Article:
Mazda BT-50 XT 4×2 2016
Automatic transmission is welcome in the facility – but not the budget – ute.
It is normal to be ambitious in the top model, but sometimes, saying that when you buy an ute, a reality check shows you go for something more practical and affordable.
Spending $ 60,000 on a working truck is as big as anyone. For example, a mason doesn’t need leather trim, high-end audio and shiny alloys to bring his device to work.
What is needed is a dedicated truck – a hose job with vinyl floor mats, steel wheels and an alloy tray and the bigger the load the better.
Mazda’s 2.2-liter BT-50 cockpit chassis fits perfectly on the bill, unless you’re driving on bogus websites.
A recent upgrade reintroduced the BT-50’s crazy “face”, adjusted the level of equipment and significantly added a six-speed automatic to the base model. That’s a big question – at $ 28,815, it costs $ 3200 more than the six-speed manual – but some people like to move themselves to pull and drive in heavy cities.
When you need to carry multiple devices, the rule is “bigger is better”
The taxi chassis is the only model with four diesel cylinders and the rest running five 3.2-liter cylinders.
A reverse camera is optional on the XT at $ 820 and it’s standard for the rest of the range.
The big tray is a plus. In XT, it is aluminum and has a length of 2550mm wide by 1842mm – the length can lead to parking difficulties in shopping malls.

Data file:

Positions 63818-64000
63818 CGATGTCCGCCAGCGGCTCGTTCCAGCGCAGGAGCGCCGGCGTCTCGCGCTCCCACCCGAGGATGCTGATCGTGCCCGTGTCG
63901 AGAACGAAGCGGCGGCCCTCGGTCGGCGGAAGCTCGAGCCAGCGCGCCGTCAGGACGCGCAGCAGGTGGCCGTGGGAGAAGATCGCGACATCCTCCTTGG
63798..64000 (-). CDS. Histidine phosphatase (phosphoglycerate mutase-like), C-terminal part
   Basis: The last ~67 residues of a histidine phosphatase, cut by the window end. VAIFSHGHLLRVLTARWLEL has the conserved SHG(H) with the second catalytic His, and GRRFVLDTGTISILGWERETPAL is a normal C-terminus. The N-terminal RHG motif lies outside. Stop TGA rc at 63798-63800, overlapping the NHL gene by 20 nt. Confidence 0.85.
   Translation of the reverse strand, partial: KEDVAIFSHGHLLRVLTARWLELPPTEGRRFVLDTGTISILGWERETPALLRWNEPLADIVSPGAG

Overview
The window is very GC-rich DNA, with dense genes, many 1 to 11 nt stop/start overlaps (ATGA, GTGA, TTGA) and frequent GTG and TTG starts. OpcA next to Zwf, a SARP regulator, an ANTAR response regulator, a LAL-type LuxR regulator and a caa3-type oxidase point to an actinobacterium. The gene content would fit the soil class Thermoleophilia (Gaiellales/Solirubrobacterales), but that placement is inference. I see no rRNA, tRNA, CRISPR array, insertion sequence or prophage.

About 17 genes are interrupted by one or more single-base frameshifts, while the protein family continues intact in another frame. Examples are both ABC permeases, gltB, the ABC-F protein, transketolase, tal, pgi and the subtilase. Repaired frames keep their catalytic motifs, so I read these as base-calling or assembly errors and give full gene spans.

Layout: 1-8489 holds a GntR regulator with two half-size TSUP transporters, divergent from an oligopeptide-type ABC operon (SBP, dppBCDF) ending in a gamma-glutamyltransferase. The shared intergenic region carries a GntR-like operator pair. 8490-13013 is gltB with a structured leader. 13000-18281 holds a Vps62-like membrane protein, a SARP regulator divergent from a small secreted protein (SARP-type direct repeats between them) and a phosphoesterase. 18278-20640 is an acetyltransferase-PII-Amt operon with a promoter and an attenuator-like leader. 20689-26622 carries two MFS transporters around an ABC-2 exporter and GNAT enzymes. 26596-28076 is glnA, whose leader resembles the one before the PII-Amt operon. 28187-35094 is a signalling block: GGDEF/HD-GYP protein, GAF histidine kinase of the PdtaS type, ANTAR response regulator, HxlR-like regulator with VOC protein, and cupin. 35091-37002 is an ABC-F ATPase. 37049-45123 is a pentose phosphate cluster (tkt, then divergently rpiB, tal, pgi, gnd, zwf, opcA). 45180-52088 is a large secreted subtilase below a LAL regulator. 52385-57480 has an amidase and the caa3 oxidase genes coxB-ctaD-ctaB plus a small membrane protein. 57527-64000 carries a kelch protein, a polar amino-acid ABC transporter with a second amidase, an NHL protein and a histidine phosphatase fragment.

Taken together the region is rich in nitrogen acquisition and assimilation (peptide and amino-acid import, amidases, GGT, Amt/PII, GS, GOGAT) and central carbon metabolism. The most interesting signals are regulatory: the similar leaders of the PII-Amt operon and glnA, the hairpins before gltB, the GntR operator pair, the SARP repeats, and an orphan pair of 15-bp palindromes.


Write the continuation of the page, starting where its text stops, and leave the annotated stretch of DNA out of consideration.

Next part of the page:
When you need to carry around multiple devices, the rule is “bigger is better” and the BT-50 actually appears here. The payload is 1533kg, quite impressive for a ute a ton and, moreover, it can tow 3350kg.
Not that you burden them both at the same time, even with the powerful ladder chassis, big brakes, leaf springs and rear axle live.
Two-seater cabins are practically acceptable, if a bit Spartan. The infotainment screen is too small and it only has steering adjustment.
The seats are wide and comfortable, other interior features easy to use and even the sound is okay.
With decent output (110kW / 375Nm), the diesel pulls from a low level in the rev range but it generates too much noise and vibration. You know you are in a working truck. The five-cylinder is much smoother though it uses a bit more fuel.
Basically, five engines with one cylinder turned off, 2.2 returns 8.9L / 100km in the automatic form (the manual is quite economical at 7.6L) and the tank contains 80L.
Ride comfort is what you would expect from a truck working in front of coils, springs down to the rear and a potential increase of 1.5 tons. You cannot have your cake and eat it too.
The Hi-rider we tested (with 4WD ride height but at no extra cost) seems ready to work with black 16-inch steel wheels (but lacking) alloy load rails. Spare parts is a temporary 16 inch job.
Yes, we have uploaded it but nowhere near 1.5 tons. The construction materials we have to move, weighing about half a ton, make a little different from the behavior on the road, in addition to being able to soften a bit.
The reversing camera image displayed in the rearview mirror is just enough. If you get a bit of early morning sunlight in your eyes back out of the drive, that’s useless.
We like technology – cruise control, multi-wheel control, hill hold, trailer sway control, new multimedia setup – and amenities, including Bluetooth phones and audio, doors power windows and mirrors and air conditioning.